'NCIS: New Orleans' Makes Immigration Guards Sex Traffickers

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Newsbusters has been regularly documenting how the major television networks are pushing a pro-illegal immigration/anti-ICE narrative in their dramas and comedies. Network shows use similar buzz words, as if Hollywood writers are just borrowing “fill-in-the-blanks” worksheets provided to them by open borders advocates. The stock character villains are often heartless employees in cruel immigration detention centers. Illegal immigrants are always innocent victims wrongly mistreated by the U.S. government. Hollywood writers refuse to show coyotes and cartels, victims of illegal alien crime or indifferent politicians who promote sanctuary cities.

NCIS has contributed to the the left-wing narrative on illegal immigration in the past. This week, another show in the franchise, NCIS: New Orleans, joined in the left-wing groupthink. In the episode, “Overlooked,” on October 15, U.S. citizen Elena is accidentally netted in an ICE raid meant to nab her Honduran father (who is illegally in the U.S.) While in detention, Elena discovers that guards at a private detention center are sexually trafficking women brought there. The guards are vicious brutes.

 

 

Guard: Wakey, wakey, Sleeping Beauty. Come on, get up. Move.

Elena: What are you doing? Where am I? ¿Papi?

Guard: Sure, I'll be your daddy. Just for tonight. Let's go.

Elena: (Grunts) No. This is a mistake. I'm American. Are you listening to me? I'm U.S. Military. On temporary leave from my unit.

Guard: Come on. Let's go. In the van. Move it. In the van.

Elena: No. I'm in the Navy. No, no. Petty officer first class, stationed at Belle Chasse.

Sex trafficking and assault are genuine issues that women illegally crossing into the U.S. face, but the primary perpetrators of those crimes are coyotes and cartels taking advantage of a porous, unsecured border. As Breitbart has reported, “Women and young girls from Central America are routinely given birth control or morning-after pills by their mothers in anticipation of the likely sexual assaults that will occur on their illicit journey to the United States.” That reality is never in a Hollywood script.

Elena is quickly released from the facility after the mistake is discovered. The NCIS: New Orleans team then sets out to break the sex trafficking ring the private facility runs. While doing so, the team waxes eloquent about the tragedy of detainees not receiving asylum. In a conversation with team leader Dwayne (Scott Bakula), Special Agent Hannah Khoury (Necar Zadegan), who hails from Iran, compares the situation of Central American migrants to the one her family faced fleeing the Ayatollah Khomeini.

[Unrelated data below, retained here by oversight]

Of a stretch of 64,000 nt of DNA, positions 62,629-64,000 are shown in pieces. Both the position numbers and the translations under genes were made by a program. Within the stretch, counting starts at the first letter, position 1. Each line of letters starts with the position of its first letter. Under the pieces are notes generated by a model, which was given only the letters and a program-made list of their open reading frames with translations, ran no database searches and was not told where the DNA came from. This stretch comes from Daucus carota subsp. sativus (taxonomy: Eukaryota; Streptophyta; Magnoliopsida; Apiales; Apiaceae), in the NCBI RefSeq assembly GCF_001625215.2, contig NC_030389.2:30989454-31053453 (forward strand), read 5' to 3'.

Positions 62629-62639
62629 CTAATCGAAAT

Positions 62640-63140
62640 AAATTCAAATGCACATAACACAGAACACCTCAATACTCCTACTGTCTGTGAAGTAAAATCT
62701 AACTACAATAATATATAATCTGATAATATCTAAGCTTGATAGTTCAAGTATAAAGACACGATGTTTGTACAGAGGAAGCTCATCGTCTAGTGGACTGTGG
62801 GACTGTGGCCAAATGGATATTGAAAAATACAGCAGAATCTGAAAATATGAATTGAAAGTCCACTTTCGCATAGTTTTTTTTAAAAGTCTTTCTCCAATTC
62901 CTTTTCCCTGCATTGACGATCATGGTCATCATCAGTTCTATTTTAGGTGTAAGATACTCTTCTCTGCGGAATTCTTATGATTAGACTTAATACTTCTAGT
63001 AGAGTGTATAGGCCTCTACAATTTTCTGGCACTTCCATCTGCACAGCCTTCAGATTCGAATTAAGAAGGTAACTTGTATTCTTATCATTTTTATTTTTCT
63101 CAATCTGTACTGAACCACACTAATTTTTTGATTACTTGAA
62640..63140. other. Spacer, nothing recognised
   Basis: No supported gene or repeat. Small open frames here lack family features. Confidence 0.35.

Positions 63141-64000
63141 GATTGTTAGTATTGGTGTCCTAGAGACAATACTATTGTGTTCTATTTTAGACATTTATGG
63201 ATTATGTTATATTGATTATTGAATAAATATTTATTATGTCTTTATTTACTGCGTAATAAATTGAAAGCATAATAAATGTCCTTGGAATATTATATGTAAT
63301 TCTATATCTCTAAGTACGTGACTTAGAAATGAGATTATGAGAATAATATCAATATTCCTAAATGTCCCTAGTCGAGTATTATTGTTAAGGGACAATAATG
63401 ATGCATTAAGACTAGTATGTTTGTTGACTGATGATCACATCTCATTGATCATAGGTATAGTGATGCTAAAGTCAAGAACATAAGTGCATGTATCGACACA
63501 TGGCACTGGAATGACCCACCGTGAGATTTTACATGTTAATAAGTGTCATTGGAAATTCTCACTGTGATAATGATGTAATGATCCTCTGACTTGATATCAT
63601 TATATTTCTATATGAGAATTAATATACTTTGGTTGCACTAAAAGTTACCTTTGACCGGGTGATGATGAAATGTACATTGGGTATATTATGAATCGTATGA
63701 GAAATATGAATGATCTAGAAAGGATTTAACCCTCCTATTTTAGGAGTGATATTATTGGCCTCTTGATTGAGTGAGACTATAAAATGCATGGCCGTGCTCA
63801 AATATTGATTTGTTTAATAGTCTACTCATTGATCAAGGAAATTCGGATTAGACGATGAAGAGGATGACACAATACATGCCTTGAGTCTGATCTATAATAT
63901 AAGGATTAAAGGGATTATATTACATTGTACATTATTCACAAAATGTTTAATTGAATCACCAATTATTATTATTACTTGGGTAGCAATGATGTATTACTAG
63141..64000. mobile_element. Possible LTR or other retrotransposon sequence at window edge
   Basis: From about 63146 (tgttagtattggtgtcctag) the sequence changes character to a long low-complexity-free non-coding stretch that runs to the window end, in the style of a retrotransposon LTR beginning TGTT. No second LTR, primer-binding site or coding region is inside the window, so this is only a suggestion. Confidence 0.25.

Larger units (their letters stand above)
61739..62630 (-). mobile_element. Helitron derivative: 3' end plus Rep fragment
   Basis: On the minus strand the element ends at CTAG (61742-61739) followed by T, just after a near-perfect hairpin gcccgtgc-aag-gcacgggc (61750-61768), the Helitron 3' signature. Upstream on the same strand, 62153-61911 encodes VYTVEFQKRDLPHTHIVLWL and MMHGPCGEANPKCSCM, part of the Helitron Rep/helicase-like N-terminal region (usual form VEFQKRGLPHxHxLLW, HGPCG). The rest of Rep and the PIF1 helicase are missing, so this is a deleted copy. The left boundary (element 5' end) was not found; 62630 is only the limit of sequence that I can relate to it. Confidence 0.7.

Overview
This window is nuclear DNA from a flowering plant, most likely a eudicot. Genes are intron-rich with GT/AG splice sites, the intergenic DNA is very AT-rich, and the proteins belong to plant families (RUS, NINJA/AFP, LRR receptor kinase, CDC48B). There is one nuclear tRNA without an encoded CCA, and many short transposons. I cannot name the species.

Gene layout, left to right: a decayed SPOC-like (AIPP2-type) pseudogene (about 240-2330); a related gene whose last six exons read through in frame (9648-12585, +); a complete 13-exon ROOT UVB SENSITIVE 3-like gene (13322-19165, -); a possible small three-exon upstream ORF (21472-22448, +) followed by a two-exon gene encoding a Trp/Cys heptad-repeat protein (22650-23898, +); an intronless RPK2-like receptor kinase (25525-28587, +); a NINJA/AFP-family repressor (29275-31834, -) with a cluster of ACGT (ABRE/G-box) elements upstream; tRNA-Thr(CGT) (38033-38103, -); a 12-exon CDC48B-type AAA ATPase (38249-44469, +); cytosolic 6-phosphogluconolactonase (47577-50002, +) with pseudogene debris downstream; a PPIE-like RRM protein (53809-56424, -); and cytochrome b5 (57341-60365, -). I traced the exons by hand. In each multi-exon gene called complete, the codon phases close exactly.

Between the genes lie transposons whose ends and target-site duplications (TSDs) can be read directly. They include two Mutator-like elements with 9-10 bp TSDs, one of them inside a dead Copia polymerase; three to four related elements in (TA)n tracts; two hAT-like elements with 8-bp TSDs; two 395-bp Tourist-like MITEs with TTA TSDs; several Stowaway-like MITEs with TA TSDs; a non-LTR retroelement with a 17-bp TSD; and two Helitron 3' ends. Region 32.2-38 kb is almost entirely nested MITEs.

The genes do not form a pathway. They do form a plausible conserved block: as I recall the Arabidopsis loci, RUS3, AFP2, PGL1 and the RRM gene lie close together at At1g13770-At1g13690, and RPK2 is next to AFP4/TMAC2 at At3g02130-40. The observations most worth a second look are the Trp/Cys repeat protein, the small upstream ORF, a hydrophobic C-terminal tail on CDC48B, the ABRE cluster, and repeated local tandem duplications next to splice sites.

Hannah: You know, my parents were refugees.

Dwayne: I didn't know that.

Hannah: Yeah, my father was a university professor in Iran. He and my mother fled during the revolution. They were constitutionalists and they believed in the separation of church and state, so that made them targets for the new regime.

Dwayne: They were granted asylum?

Hannah: Yeah. They were welcomed here with open arms. They became citizens. My father continued his teaching career. They built a life here. They raised a family.

Dwayne: That was a different time.

Hannah: I can't imagine what my life would've been like if their asylum claims had been denied.

It was a different time, but it was also a completely different political situation from the one today's Central Americans face. Hannah’s family also probably did not sneak across the border to avoid the legal process. But, apparently, the audience is just supposed to shed a tear and not ask any questions.

Network television will never create an episode about an heroic legal immigrant police officer killed by an undeported illegal alien or the tragic story of a bright young woman whose life was snuffed out in a sanctuary city. These heartbreaking stories are not allowed on the big or small screen. Hollywood is not interested in that side of the immigration issue, no matter how dramatic. Those victims' stories must never be seen.

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